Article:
Football – the season to be outnumbered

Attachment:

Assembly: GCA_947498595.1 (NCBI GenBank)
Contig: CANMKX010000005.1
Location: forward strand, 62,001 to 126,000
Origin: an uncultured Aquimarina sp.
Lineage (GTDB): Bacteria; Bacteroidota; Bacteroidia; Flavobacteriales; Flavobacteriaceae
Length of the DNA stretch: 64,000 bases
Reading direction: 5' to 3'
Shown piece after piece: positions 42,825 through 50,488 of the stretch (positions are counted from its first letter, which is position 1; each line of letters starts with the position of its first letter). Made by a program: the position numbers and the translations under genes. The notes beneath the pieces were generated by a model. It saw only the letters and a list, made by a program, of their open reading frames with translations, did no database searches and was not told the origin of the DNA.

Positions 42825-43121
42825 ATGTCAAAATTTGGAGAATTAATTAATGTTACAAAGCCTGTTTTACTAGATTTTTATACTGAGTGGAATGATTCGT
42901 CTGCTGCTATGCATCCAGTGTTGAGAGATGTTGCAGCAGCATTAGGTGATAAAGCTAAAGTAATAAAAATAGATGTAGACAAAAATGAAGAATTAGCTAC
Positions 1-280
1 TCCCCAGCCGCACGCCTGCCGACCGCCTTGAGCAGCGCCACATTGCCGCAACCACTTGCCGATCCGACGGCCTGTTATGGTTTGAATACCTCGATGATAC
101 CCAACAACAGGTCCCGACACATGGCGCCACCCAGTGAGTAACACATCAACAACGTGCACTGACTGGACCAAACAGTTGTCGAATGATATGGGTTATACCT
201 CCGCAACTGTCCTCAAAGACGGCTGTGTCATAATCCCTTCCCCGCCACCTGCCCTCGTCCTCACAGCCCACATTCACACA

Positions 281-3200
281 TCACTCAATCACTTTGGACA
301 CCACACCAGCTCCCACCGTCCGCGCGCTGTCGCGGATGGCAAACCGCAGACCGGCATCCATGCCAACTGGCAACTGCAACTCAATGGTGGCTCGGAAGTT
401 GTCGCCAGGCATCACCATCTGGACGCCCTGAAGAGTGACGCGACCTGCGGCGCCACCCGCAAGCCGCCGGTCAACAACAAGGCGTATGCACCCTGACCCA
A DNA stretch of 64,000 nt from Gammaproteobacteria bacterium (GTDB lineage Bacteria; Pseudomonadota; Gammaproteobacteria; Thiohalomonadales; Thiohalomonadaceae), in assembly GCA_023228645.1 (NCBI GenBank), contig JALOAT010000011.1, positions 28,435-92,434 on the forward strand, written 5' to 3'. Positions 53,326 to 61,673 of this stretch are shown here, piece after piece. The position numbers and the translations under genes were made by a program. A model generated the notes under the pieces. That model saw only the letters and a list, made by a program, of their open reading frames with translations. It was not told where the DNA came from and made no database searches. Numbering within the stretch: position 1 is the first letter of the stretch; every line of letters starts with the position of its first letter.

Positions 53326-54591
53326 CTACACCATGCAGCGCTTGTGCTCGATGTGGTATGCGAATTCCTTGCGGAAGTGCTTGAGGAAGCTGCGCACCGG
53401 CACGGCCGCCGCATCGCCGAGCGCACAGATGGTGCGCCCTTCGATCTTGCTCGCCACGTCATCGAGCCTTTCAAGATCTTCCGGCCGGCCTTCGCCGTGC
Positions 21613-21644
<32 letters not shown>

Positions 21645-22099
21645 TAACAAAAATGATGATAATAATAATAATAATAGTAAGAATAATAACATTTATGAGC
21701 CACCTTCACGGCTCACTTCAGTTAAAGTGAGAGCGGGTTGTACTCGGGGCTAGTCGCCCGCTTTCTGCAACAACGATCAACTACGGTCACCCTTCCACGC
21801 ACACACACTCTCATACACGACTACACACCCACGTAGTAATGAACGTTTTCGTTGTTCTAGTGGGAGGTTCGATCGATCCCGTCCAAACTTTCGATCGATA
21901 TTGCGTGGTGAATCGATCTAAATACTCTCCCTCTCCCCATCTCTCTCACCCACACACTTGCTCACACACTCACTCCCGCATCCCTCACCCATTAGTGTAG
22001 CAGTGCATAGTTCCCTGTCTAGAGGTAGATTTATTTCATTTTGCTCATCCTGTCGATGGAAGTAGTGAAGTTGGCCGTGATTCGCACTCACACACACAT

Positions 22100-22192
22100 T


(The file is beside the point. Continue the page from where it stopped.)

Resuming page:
I don’t know exactly when Broncos fans took over my house. I do recall Teddy as a toddler sitting down in front of a football game my husband had just strolled away from. His small voice immediately shouted, an echo: “You idiot!”Today both sons play football in the snow every school recess, and Roy, 8, is suddenly a fervid student of the game. He opens his eyes in the morning asking, “You know who’s a really good player?” He thumps endlessly around the house in a Champ Bailey jersey, football under his arm, tossing and twisting, broadcasting imaginary plays (“Oh! He fumbles it!”). He draws pictures of players, and watches a gift video about the Broncos so often he joins in the narration.Unfortunately, he also quizzes me, who likes sports but watches few.”Mom, guess what number Richardson is?” he asks. “It’s in the 40s.”I throw out 46. “Close,” he encourages.”Forty-seven?” I try. “Forty-eight?””He’s 49. What number was Marvin Harrison? It’s in the 80s.””Eighty-seven,” I say tiredly.”Close. Very close! You get two more turns.””Eighty-six.””Just a little off.””Eighty-five.””Buzz! You lose. It’s 88.”Going up the ski lift, watching the numbered chairs descend, he names a football player or two whose numbers match each.As we return home from the slopes, he discusses the Broncos’ “really good offensive line,” double-reverse plays, and unfair hits. He exults: “Remember Kelly Herndon covered the guy on the fourth down?”Pleased by his strong interest, I try to engage. In the kitchen one day I ask, “How’s John Fortis doing now that he’s with the Ravens?”Perfect, thunderstruck silence. Three pairs of eyes stare at me, Roy’s wide with shock. Then three people start laughing.”Mom, it’s Clinton Portis!” They dart mirthful, pitying looks. “And he’s with the Redskins!”Among themselves they marvel quietly, “She watches the Super Bowl for the commercials.”In the car, Roy continues: “OK, Mom. Who’s our quarterback?”I grimace. I halfway know, yet from another decade and geography emerge the words, “Jim Palmer?””Mom! Jake Plummer. Who’s the coach for the Broncos?””Umm. George Stranahan.”Peals of laughter; I’ve named a local educator.”Mike Shanahan. Who’s our veteran wide receiver?””I don’t know.””Mom. Rod Smith. These are really easy questions I’m asking you.”(When I later laughingly quote the line to my husband, Mike, he frowns and says, “Well, those are easy questions.”)”Who’s our veteran tight end that quit last year?” Roy goes on.”I don’t know.”He speaks slowly, sternly. “You don’t know the name Shannon Sharpe?””Oh, yes, of course.””Who’s the Colts’ QB?””Peyton Manning.””Who’s the Colts’ running back?””I DON’T KNOW!””EDGERRIN JAMES!”Roy bets a dollar, since it was spotted him by Aunt Meg, with her hip friend Mary, on the Broncs’ first matchup with the Colts. He prays for snow. “The Broncos are used to snow and the Colts have a stadium with a roof!” he explains. “And their awesome quarterback is from New Orleans, where they don’t have snow.”When we win – and even I know that the Colts have “rested” Peyton Manning – he collects.Mary suggests a dollar on the playoffs. She and Roy both expect a Colts win, but she offers him seven points (and privately instructs me that she’d go 14 points).Even the most diehard fan, however, has limits. Roy is horrified. “I’m not giving up my money!”I raise the margin.”I’ll only do it for 20 points,” Roy begins, “but anyway I don’t want to!”He also says that our team will get killed.During another game, I sit a few moments with the boys on the couch. Upstairs, the phone rings.”Don’t answer!” says Mike. “The game’s going to be won or lost in the next two seconds.””Oh, I’ll get it,” I say. From behind I hear the murmured, final pronouncement: “She has no football spirit.”Alison Osius lives in Carbondale and can be reached at email@example.com
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